Folk fatales: women in morris dancing, past and present!

The English morris dance is having a renaissance—and it’s women who are leading the charge! But some people think that women’s participation in morris dancing is a modern invention—and potentially represents a threat to the tradition. During the ‘women’s morris revival’ of the 1970s and 80s, some deeply entrenched misogyny suggested that women shouldn’t morris dance, and that the performance was a remnant of an all-male priestly rite, a belief that was never founded in facts or evidence. However, women have always danced morris, from Will Kemp’s female dance companions in the ‘Nine Daies Wonder’ of 1601, to Mary Neal and the suffragettes who ‘saved’ morris dancing during the early 20th century, and the unbroken tradition of girls’ carnival morris dancing in the Northwest—in this talk, we’ll look at some of the hidden histories of women in morris, as well as some of its rebellious new manifestations.


Dr Lucy Wright is an artist and researcher based in West Yorkshire. Following a stint as the lead singer with BBC Folk Award-nominated act, Pilgrims’ Way, she turned her attention to researching and making art about folk instead, with a particular focus on under-recognised and lesser-known practices by women and other marginalised people. A Visiting Research Fellow in Folklore at the University of Hertfordshire, she has published and exhibited widely, including at Cecil Sharp House, Compton Verney and Leeds Art Gallery. In 2021 she launched the ‘Folk Is A Feminist Issue’ manifesta to advocate for a broader, more inclusive understanding of ‘folk’, as the art that we ALL make, regardless of background, training or endorsement.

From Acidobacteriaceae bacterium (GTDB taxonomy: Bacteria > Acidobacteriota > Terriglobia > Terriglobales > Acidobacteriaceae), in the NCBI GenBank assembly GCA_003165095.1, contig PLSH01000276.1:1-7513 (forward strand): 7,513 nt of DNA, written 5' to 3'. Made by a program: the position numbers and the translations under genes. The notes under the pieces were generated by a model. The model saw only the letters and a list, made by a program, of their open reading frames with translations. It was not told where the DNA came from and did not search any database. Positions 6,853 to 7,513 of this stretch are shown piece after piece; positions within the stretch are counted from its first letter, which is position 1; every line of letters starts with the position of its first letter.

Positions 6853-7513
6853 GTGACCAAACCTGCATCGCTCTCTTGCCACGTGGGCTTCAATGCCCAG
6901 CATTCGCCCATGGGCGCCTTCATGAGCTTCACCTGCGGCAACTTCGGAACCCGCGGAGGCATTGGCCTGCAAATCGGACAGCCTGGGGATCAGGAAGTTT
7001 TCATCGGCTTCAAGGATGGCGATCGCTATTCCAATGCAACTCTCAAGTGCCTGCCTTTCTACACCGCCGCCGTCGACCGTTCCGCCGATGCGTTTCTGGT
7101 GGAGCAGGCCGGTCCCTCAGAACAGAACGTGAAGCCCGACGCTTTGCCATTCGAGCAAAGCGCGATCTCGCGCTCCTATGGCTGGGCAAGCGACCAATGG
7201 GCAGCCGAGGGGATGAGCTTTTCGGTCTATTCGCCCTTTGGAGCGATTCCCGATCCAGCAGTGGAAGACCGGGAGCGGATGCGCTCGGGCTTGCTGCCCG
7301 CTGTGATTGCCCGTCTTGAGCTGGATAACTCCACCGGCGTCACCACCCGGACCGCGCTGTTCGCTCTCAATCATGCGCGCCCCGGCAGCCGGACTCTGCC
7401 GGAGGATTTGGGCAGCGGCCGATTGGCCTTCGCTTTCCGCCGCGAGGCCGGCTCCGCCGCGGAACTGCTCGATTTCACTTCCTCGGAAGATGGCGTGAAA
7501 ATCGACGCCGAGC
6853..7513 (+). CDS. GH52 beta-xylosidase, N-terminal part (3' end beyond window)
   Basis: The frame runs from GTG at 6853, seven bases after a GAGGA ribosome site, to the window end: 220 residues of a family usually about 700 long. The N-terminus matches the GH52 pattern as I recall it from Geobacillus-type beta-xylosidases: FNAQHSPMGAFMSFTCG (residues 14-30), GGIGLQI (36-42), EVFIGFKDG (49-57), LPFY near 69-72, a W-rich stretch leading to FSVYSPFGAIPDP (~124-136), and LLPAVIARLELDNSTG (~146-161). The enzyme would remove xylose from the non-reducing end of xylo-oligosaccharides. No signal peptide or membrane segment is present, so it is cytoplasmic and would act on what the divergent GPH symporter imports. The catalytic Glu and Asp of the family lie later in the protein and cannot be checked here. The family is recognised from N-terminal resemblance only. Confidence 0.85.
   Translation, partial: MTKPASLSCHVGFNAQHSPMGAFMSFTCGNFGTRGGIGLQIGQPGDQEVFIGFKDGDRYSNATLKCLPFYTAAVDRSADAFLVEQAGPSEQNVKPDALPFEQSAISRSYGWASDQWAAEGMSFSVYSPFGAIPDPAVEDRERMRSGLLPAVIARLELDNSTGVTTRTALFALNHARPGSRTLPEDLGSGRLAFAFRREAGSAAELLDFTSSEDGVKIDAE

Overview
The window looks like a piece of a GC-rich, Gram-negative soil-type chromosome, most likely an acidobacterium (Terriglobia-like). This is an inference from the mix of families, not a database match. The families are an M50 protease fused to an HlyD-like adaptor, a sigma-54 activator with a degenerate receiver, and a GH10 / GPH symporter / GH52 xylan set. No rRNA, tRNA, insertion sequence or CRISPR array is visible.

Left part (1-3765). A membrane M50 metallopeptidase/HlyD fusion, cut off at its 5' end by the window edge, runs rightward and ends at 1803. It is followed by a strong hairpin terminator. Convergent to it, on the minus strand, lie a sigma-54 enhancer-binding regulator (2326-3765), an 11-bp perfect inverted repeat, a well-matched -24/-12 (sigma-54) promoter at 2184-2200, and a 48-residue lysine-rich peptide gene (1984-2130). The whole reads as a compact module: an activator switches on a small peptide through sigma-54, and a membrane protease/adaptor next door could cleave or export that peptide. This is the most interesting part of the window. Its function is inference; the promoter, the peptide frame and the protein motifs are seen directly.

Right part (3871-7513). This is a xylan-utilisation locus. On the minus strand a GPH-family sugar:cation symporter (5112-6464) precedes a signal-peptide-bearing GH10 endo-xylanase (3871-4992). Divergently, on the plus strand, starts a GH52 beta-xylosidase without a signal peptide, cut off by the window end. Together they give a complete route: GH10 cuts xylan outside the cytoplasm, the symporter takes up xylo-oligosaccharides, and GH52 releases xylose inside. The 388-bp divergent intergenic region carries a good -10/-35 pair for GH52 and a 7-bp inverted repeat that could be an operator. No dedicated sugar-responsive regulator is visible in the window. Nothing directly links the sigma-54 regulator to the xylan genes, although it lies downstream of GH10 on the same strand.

[Photography credits: Jonathan Cherry, Rachel Adams, Lucy Wright]

Curated & Hosted by

Amy Hale is an Atlanta based writer, curator and critic, ethnographer and folklorist speaking and writing about esoteric history, art, culture, women and Cornwall. She is the author of Ithell Colquhoun: Genius of the Fern Loved Gully (Strange Attractor 2020) and is currently working on several Colquhoun related manuscripts. She is also the editor of Essays on Women in Western Esotericism: Beyond Seeresses and Sea Priestesses (Palgrave 2022). She has contributed gallery texts and essays for a number of institutions including Tate, Camden Arts Centre, Art UK, Arusha Galleries, Heavenly Records and she is a curator and host for the Last Tuesday Society lecture series.

don’t worry if you miss it – we will send you a recording valid for two weeks the next day

Feb 6th 2024 8:00 pm - 09:30 pm

£6 - £10 & By Donation

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